An Executioner’s Task
Michael Selsor will soon die by homicide. The US Supreme Court declined to hear the Oklahoma death row inmate’s case – a decision that removed the final legal hurdle still keeping him alive.
Michael Selsor will soon die by homicide.
The US Supreme Court this week declined to hear the Oklahoma death row inmate’s case. When I interviewed Selsor in 2010, he seemed resigned to his execution. This week’s decision removed its final legal hurdle.
If calling Selsor’s death by lethal injection homicide sounds loaded, then I suggest you complain to the State of Oklahoma.
Upon Selsor’s passing, the state will issue a death certificate as it does for every person who dies in Oklahoma. For Micheal Selsor the cause of death will be listed as homicide, a fact that the head of the Oklahoma prison system, Justin Jones, admitted was “ironic” when I interviewed him for this episode of Fault Lines.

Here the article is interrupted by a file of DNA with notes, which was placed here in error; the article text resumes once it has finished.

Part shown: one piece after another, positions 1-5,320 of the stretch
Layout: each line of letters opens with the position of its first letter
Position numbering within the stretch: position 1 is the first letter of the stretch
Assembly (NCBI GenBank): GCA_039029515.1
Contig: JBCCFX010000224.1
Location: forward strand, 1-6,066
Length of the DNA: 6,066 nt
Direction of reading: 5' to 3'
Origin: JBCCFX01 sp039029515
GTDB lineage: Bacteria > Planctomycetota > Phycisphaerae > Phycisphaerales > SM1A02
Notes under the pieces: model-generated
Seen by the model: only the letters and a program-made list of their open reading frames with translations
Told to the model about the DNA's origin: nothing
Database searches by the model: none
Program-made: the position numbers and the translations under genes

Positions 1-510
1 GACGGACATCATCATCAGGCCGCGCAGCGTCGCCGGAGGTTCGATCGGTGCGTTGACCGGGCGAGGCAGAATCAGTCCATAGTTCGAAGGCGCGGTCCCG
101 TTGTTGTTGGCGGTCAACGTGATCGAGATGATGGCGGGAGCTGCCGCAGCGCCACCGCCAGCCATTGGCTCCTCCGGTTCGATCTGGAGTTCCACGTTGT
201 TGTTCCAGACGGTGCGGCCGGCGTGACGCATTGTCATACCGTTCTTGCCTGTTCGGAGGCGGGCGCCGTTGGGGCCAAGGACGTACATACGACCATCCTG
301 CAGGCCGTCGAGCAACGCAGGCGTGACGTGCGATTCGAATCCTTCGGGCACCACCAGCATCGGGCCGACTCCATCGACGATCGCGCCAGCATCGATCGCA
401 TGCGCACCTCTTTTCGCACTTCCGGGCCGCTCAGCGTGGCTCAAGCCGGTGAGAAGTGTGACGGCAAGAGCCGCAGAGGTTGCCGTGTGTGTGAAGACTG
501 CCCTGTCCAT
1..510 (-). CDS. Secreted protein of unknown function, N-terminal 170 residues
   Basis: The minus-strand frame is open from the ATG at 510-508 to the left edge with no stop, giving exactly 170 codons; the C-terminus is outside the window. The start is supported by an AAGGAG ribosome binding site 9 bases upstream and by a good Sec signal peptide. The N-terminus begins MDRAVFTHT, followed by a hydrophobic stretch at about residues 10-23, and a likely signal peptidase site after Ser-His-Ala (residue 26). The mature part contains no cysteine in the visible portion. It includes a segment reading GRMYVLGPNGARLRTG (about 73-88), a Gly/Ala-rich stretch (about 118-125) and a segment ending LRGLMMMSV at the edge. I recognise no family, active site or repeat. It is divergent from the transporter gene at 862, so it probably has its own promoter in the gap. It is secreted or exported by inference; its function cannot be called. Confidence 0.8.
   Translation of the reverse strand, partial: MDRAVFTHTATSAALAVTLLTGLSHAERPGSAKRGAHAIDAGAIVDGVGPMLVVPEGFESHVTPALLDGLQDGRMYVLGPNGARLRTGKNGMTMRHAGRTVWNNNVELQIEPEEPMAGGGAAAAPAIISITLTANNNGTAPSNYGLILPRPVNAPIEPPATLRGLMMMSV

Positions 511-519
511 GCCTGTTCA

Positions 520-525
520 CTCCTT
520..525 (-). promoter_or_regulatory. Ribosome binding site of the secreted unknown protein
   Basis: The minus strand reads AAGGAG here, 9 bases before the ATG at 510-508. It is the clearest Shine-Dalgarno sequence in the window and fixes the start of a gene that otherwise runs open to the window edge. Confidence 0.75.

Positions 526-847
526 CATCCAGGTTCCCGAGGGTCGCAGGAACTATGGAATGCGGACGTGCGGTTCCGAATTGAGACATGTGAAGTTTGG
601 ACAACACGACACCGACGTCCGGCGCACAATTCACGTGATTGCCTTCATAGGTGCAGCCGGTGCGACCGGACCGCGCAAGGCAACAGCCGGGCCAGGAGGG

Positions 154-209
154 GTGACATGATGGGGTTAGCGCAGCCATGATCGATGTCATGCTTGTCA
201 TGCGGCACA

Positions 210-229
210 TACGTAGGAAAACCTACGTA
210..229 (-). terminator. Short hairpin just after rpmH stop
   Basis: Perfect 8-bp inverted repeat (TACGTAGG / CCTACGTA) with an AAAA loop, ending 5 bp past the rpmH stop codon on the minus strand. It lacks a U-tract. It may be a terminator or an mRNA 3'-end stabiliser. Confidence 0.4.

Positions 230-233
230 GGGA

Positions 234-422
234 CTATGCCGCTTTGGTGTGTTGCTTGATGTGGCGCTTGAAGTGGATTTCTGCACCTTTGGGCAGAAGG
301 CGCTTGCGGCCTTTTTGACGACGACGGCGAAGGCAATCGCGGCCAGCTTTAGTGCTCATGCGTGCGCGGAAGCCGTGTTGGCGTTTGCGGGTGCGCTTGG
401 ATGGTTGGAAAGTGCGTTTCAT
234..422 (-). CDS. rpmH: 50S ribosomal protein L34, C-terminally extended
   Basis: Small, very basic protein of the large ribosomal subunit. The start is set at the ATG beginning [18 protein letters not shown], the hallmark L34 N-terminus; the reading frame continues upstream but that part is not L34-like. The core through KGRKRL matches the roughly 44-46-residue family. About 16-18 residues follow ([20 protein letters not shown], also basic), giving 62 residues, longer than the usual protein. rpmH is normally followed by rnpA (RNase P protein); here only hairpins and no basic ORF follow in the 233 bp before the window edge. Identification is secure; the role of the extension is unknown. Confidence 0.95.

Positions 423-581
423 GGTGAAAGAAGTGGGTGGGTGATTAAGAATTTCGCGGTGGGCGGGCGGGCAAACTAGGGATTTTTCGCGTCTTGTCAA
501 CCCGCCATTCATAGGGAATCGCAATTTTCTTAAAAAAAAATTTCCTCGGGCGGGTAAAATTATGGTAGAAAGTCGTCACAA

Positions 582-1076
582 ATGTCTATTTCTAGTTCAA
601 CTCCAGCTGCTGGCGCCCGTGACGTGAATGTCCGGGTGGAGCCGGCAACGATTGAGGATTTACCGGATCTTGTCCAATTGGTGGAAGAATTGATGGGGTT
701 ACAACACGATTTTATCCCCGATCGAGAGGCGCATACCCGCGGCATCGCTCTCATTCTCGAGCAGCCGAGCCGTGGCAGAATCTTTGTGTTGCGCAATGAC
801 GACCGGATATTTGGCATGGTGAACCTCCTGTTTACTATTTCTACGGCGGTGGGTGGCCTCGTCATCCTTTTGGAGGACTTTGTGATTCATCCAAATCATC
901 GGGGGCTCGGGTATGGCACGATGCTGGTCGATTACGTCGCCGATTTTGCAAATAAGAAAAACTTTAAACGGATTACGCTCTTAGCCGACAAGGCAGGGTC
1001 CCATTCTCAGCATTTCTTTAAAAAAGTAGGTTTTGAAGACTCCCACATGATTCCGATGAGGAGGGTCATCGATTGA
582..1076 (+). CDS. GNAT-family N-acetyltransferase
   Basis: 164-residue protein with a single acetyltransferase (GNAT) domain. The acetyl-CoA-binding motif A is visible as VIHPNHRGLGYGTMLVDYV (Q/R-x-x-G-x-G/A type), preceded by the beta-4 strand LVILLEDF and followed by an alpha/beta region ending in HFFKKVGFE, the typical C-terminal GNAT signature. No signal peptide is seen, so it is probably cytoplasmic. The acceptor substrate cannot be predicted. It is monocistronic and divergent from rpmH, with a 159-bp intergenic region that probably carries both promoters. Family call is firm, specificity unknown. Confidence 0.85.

I plan to attend Selsor’s execution if I’m in the country, a decision that has stirred quite a debate among my colleagues.
I believe one of the most important responsibilities of a journalist is to bear witness – especially to such grave events where so very few are allowed entry.
Yet I dread doing this.
Selsor, condemned for murdering a convenience store clerk, Clayton Chandler, during a robbery 37-years ago, told me he had not had a visitor in ten years. I doubt many, if any, family members or supporters will witness his killing.
I wonder if after all this time Chandler’s surviving family members will come to see the sentence carried out?
I imagine it will be a little-attended, quiet affair. An executioner’s task. A scheduled homicide in the name of justice for an electorate who demands, but will hardly even notice, it.